CINCINNATI--Peptides that target blood vessels in fat and cause them to go into programmed cell death (termed apoptosis) could become a model for future weight-loss therapies, say University of Cincinnati (UC) researchers.
A research team led by Randy Seeley, PhD, of UC's Metabolic Diseases Institute, has found that obese animal models treated with proapoptotic peptide experienced decreased food intake and significant fat loss.
The study was published online ahead of print Jan. 26, 2010, in Diabetes, the official journal of the American Diabetes Association.
White adipose (fat) tissue is vascularized, much like a tumor, and growth of fat tissue is highly dependent on the tissue's ability to build new blood vessels--a phenomenon called angiogenesis.
Inhibiting adipose angiogenesis--essentially "starving" fat tissue--can reverse the effects of a high-fat diet in mice and rats, says Seeley.
"The body is extremely efficient at controlling energy balance," says Seeley, a professor in UC's internal medicine department and recipient of the 2009 Outstanding Scientific Achievement Award from the American Diabetes Association.
"Think of fat tissue like a bathtub," he says. "To keep the amount of water the same, you have to make sure that the speed of the water coming in and the water going out match. If the water is coming in faster than the water is going out, eventually you have to build a bigger bathtub.
"Obesity is the same. People who eat more calories than they burn have to build a bigger fat tissue 'bathtub,' and building new blood vessels is crucial to building this bigger bathtub. For each additional pound of fat tissue, you need to build a mile of blood vessels.
"What we found is that if we can target these fat tissue blood vessels, animals eat less and lose weight as their 'bathtubs' get smaller."
Seeley and his team treated lean and obese mice and rats with the proapoptotic peptide for periods of four or 27 days. They measured energy intake and expenditure daily in all animals--some on low-fat diets, others on high-fat diets. The team found that the peptide completely reversed high-fat-diet-induced obesity in already obese mice and also reduced body weight in the mice and rats placed on high-fat diets. No changes were recorded in animals on low-fat diets.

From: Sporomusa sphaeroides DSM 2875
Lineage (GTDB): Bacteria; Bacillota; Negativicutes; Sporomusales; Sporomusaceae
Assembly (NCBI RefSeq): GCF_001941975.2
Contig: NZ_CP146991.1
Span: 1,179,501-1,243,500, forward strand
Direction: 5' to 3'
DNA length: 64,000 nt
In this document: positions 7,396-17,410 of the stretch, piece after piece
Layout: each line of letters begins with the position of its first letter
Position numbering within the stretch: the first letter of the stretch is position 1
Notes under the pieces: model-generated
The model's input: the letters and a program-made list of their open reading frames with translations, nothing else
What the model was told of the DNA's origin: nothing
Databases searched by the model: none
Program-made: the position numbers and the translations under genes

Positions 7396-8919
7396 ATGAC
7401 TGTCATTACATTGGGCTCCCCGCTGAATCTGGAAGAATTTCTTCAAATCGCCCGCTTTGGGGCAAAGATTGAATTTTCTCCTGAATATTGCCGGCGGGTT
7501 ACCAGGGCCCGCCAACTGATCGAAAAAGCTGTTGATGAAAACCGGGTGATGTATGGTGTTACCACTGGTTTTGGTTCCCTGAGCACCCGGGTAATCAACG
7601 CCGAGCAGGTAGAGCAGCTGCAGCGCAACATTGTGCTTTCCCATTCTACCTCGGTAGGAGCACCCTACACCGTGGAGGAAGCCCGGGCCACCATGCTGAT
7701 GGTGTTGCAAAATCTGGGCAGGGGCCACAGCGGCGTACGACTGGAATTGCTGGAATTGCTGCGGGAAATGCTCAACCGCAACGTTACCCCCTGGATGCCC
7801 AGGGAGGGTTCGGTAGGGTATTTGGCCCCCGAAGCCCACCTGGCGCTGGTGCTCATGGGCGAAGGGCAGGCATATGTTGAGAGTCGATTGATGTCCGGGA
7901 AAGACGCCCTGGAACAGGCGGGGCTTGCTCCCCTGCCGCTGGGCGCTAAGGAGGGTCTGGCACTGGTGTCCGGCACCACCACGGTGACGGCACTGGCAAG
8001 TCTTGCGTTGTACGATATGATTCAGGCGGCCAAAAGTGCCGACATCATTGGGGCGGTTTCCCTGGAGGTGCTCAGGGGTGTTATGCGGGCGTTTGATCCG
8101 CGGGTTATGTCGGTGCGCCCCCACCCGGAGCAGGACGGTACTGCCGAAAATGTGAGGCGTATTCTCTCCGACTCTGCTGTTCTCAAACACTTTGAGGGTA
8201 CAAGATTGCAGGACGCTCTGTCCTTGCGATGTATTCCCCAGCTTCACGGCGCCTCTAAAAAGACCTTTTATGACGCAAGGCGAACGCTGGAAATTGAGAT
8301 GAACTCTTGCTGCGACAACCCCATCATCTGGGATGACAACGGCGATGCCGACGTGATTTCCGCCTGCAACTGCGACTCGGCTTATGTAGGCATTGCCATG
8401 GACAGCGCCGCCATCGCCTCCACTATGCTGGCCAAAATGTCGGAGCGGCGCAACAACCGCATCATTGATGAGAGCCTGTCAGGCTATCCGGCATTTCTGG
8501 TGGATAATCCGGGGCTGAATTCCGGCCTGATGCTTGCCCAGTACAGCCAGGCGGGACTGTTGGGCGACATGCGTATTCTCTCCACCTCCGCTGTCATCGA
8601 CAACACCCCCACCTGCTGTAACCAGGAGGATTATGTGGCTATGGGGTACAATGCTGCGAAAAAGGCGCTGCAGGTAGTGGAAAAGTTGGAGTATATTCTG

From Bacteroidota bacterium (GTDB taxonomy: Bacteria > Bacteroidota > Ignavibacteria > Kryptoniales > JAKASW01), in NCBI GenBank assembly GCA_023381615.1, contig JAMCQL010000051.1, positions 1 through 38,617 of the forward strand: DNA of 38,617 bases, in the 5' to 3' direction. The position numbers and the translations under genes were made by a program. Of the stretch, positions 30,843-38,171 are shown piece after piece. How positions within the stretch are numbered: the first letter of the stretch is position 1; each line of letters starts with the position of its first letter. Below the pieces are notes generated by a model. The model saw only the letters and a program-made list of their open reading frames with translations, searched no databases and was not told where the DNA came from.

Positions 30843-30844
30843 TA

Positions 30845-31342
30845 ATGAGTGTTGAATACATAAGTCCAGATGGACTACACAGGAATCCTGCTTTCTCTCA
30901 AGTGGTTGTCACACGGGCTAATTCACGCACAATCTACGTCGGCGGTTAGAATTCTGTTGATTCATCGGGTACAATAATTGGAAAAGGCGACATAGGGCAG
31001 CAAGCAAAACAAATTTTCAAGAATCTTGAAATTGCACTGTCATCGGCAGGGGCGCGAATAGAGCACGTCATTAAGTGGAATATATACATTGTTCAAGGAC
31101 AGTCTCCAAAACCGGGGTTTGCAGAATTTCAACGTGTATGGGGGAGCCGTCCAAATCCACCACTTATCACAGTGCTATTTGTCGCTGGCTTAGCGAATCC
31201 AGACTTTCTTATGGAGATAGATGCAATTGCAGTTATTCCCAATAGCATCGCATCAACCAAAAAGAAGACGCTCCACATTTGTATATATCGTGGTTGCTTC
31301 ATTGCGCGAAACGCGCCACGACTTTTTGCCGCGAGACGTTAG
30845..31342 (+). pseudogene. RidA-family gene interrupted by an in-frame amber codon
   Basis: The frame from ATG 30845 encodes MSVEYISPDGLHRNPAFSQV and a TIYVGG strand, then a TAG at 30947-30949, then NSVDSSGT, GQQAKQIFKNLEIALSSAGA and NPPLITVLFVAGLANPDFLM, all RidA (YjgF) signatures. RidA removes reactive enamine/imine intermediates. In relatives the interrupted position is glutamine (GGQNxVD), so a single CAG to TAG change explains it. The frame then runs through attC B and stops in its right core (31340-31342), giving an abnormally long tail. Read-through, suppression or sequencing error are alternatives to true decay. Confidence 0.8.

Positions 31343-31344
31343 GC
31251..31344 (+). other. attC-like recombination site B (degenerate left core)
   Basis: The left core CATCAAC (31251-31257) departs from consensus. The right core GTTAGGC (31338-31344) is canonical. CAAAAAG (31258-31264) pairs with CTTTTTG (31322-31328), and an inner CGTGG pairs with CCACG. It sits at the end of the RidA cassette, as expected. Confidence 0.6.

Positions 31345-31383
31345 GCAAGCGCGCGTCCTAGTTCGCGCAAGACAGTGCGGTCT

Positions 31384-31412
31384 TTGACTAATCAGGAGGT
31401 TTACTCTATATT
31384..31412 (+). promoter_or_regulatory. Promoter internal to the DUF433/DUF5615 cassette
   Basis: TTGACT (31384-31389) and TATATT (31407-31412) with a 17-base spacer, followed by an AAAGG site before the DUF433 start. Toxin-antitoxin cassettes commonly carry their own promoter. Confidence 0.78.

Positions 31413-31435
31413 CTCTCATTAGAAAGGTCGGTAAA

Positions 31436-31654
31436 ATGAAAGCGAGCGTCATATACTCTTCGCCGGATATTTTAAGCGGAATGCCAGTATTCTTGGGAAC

Seeley's team found that fat loss was occurring without major changes to energy expenditure, but with reduced food intake. The authors noted that there were no signs of illness with this treatment and results were independent of the actions of the appetite-controlling hormone leptin.
"These experiments indicate that there is a novel system that informs our brains about the size of our fat tissue 'bathtubs' and can influence how much we eat," says Seeley. "The findings highlight the ability to provide new therapeutic strategies for obesity based on these dynamics of blood vessels in our fat tissue." The next step, Seeley says, is to figure out the important signals that come from fat that cause the weight loss.
This study was supported by grants from the National Institute of Diabetes and Digestive and Kidney Diseases. Co-authors include Dong-Hoon Kim, PhD, and Stephen Woods, PhD, both of the University of Cincinnati.
UC's Metabolic Diseases Institute, formerly the Genome Research Institute, is located on UC's Reading Campus and is home to a team of researchers who focus on the genetic, molecular and cellular mechanisms of metabolic disorders, cancer and cardiovascular disease.